The College of Charleston is always adapting, always growing – taking its direction from the ever-changing needs of the world and its students. That’s why it is launching four new programs of study this fall, ensuring its students are on course for whatever direction they want to go – whether that be autonomous vehicle design, nursing, earth and environmental systems issues or organizational strategy.
“We created the new environmental geosciences major to serve the growth in the environmental sector,” says Tim Callahan, chair of the Department of Geology and Environmental Geosciences, adding that feedback from the department’s alumni, prospective students and employers/partners underscored that demand, too. “The common thread was that they wanted courses to prepare students for the environmental fields. We really took that to heart.”
The new B.S. in environmental geosciences is an interdisciplinary program that begins with general geology courses and moves into geoscience literacy, studying how the environment is changing in response to natural and human factors.
“We want our students to be able to take geoscience foundations and apply them to environmental challenges like climate change, emerging pollutants and energy resources,” says Callahan, noting that the response from students has been good, with 6–8 declaring environmental geosciences as their major within the first few weeks it was available. “There’s been a lot of buzz about this – among not only new students, but also current students who want to go in this direction.”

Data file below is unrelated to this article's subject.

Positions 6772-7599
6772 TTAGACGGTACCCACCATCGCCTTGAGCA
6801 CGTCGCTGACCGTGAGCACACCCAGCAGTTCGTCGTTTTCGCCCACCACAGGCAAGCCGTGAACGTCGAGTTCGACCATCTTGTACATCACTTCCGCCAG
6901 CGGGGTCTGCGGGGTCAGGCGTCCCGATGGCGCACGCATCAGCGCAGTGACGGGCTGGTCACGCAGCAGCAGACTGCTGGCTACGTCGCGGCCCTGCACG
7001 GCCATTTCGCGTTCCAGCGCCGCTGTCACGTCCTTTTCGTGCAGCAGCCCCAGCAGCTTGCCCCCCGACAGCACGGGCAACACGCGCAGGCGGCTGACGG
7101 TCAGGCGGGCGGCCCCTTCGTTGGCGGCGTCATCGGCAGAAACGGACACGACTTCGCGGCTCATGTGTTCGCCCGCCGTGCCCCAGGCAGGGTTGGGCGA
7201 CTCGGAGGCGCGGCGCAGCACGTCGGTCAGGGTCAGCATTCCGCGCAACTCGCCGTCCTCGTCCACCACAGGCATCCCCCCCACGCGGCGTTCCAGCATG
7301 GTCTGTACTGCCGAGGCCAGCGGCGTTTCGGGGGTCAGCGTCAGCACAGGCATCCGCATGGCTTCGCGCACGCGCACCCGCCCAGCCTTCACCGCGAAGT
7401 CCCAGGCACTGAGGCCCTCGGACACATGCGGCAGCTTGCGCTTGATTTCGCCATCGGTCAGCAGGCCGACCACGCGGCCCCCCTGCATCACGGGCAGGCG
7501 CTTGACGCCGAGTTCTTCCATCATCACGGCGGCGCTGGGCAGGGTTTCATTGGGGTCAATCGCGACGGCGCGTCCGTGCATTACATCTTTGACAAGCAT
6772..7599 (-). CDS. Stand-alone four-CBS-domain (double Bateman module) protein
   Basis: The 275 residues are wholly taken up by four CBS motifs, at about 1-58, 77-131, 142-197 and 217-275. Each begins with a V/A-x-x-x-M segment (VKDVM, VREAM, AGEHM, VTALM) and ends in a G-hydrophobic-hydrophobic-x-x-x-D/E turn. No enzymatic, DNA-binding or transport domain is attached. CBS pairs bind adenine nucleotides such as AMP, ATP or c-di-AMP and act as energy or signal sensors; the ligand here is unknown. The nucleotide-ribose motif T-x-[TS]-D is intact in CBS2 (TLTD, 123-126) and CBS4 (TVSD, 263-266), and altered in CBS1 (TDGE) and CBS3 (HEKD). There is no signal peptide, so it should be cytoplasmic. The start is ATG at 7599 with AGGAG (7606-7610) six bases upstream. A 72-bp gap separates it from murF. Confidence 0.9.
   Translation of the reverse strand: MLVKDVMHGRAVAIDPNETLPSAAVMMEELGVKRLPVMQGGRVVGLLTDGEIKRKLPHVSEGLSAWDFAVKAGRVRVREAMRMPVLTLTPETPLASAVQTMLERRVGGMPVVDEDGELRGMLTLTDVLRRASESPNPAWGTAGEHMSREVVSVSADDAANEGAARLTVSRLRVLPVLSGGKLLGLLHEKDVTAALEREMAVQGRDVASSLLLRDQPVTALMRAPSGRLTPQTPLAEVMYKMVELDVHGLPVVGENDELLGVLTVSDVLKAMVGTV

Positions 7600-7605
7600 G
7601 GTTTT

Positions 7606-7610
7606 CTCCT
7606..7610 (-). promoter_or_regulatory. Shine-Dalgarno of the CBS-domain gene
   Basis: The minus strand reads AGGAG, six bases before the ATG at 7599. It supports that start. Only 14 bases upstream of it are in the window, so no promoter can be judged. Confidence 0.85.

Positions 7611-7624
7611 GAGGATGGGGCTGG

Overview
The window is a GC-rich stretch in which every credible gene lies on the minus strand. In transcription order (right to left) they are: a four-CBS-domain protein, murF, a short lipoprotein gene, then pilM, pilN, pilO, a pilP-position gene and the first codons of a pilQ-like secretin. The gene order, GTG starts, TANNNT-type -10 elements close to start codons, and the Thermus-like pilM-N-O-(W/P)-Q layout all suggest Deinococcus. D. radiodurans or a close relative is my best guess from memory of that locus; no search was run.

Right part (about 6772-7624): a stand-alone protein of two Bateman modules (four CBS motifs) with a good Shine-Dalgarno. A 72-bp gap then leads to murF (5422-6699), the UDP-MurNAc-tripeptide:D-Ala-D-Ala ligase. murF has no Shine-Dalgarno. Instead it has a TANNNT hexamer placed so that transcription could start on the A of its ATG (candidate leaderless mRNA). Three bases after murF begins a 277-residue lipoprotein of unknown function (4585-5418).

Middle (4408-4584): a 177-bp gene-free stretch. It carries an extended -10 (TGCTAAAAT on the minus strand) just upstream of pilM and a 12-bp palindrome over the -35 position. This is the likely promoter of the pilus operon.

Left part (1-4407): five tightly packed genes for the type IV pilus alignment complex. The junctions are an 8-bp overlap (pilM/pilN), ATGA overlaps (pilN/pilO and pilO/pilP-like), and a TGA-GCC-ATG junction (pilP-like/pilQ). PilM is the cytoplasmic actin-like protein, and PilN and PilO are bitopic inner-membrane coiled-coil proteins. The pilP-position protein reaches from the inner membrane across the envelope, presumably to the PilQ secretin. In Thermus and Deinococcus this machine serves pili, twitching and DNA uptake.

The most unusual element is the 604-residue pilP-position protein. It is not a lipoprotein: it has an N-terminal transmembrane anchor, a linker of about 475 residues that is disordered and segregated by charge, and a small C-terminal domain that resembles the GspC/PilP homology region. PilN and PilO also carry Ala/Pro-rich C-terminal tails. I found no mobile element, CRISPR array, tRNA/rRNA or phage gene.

The buzz makes sense, says Callahan, considering that the new program better prepares students for meeting the needs of potential employers not just in the environmental sector, but in a variety of other fields, too.
“Geosciences really touches on every aspect of life and can be used across all fields of employment,” he says. “Every employer in any sector needs someone who can be mindful and respective of the environment, someone who knows the language and has knowledge of environmental science: corporations looking to improve their environmental impact; local, state and national government agencies; policymakers; conservation groups. It’s something that’s more and more important today.”
Also of growing importance in today’s job market are people who understand complex electrical control systems, which is why the College is also launching the first electrical engineering program of its kind in South Carolina.
Created with input from engineers and industry leaders, the B.S. in electrical engineering is designed to support economic development in the Lowcountry by producing well-rounded leaders who can contribute to this high-growth area of the economy. With an emphasis in autonomous electric vehicle design, the program gives its graduates a competitive advantage in the job market, especially as self-driving electric vehicles move into the mainstream. This is the second engineering major recently added at the College. The systems engineering major welcomed its first cohort of students in the fall of 2020.
“The electrical engineering degree program at the College of Charleston is developed with some focus on intelligent autonomous vehicle systems,” says Narayanan Kuthirummal, chair of the Department of Physics and Astronomy. “It is our objective to prepare electrical engineers to excel at designing, creating and managing complex control systems. In addition, our liberal arts–based education can offer much more to an engineer.”